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At Peak Shipping Season, Freight Is Mostly Midrange

U.S. retailers expect consumers to be looking for discounts and deals in the upcoming back-to-school and holiday seasons, based on the latest shipping data (CNBC).

What’s going on: “This is the time of year when most freight orders start to be placed to get ahead on inventory for back-to-school and holiday shopping, and the response from supply chain respondents to [the CNBC Supply Chain Survey] suggests a healthy, if cautious consumer, and a holiday season that is shaping up to be within a normal range.”

  • Nearly 80% of current freight orders received for peak season are for midrange-cost items, and many survey respondents said they have gotten fewer orders for cheaper promotional items this year.
  • U.S. companies are importing slightly more goods for the holidays this year than they were in 2023.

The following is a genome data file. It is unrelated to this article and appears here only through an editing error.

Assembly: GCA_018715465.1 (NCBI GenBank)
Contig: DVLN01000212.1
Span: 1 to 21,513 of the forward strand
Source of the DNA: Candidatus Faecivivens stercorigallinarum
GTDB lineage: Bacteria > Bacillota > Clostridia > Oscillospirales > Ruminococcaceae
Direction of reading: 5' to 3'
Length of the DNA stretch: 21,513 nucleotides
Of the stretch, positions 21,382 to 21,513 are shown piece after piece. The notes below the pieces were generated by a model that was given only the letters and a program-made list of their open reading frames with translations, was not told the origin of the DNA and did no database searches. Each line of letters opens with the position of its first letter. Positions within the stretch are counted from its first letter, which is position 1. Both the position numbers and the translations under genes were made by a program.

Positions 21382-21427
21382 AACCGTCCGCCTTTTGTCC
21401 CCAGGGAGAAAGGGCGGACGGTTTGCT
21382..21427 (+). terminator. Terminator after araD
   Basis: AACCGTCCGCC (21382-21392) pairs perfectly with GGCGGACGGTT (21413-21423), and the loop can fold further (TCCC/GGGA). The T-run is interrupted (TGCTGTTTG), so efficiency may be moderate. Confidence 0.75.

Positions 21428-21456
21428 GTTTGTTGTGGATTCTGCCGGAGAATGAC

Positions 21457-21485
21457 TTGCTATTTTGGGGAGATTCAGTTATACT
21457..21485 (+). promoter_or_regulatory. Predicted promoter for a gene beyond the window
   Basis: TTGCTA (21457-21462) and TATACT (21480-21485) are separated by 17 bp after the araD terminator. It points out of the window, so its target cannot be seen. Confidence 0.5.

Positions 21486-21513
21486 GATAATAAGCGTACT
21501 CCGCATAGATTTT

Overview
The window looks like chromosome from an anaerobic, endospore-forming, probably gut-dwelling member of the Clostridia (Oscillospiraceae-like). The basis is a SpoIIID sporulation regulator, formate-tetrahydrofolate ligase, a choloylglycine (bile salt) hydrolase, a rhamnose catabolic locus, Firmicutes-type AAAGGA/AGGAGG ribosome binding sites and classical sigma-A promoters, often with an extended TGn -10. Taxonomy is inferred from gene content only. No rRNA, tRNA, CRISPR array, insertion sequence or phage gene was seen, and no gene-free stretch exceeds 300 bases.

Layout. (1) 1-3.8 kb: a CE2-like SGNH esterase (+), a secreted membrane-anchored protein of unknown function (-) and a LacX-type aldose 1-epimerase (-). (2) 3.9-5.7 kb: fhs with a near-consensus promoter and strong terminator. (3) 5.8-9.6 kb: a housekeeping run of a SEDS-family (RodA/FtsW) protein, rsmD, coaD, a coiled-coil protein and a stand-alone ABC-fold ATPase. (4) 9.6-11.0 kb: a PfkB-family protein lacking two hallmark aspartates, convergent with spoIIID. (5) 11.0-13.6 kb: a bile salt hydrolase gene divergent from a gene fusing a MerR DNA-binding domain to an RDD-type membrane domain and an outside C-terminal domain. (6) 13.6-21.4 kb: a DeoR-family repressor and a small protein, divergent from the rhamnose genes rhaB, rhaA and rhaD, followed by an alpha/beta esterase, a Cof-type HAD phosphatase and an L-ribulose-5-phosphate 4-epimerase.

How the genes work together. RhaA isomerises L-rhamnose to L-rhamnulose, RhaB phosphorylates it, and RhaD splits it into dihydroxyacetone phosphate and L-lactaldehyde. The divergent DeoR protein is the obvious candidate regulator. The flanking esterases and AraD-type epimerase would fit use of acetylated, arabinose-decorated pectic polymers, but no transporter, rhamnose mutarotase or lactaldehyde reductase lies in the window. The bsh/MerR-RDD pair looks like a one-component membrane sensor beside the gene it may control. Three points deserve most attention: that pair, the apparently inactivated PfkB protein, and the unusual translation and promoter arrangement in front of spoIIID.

Why it’s happening: Still-high inflation and an economy that is “at an inflection point” are seeing consumers continuing to pull back on impulse buys, according to C.H. Robinson Vice President of North American Surface Transportation Noah Hoffman.

  • As for retailers, “The past few years have made many shippers hypersensitive to the highs of the highs and the lows of the lows,” Hoffman told CNBC. “They’re wondering when the next shoe will drop—whether that might be geopolitical, new trade policy or another physical disruption like the low water levels in the Panama Canal. But especially for retailers, they may wait to see how the economy shakes out.”

A potential wrench: Concerns about a worker strike are mounting as a six-year contract between the International Longshoremen’s Association and the United States Maritime Alliance nears its September expiration date.

  • The union has set a cutoff date of today for agreement on local contracts.

Encouraging signs: Ocean freight volumes are up this year compared to last year and “bookings are three weeks out now,” said C.H. Robinson Director of Ocean Shipping Ali Ashraf.

West Coast: More trade is also coming in and filtering through West Coast ports, with congestion building at Port of Los Angeles terminals handling freight bound for the U.S. interior through inland point intermodal rail.

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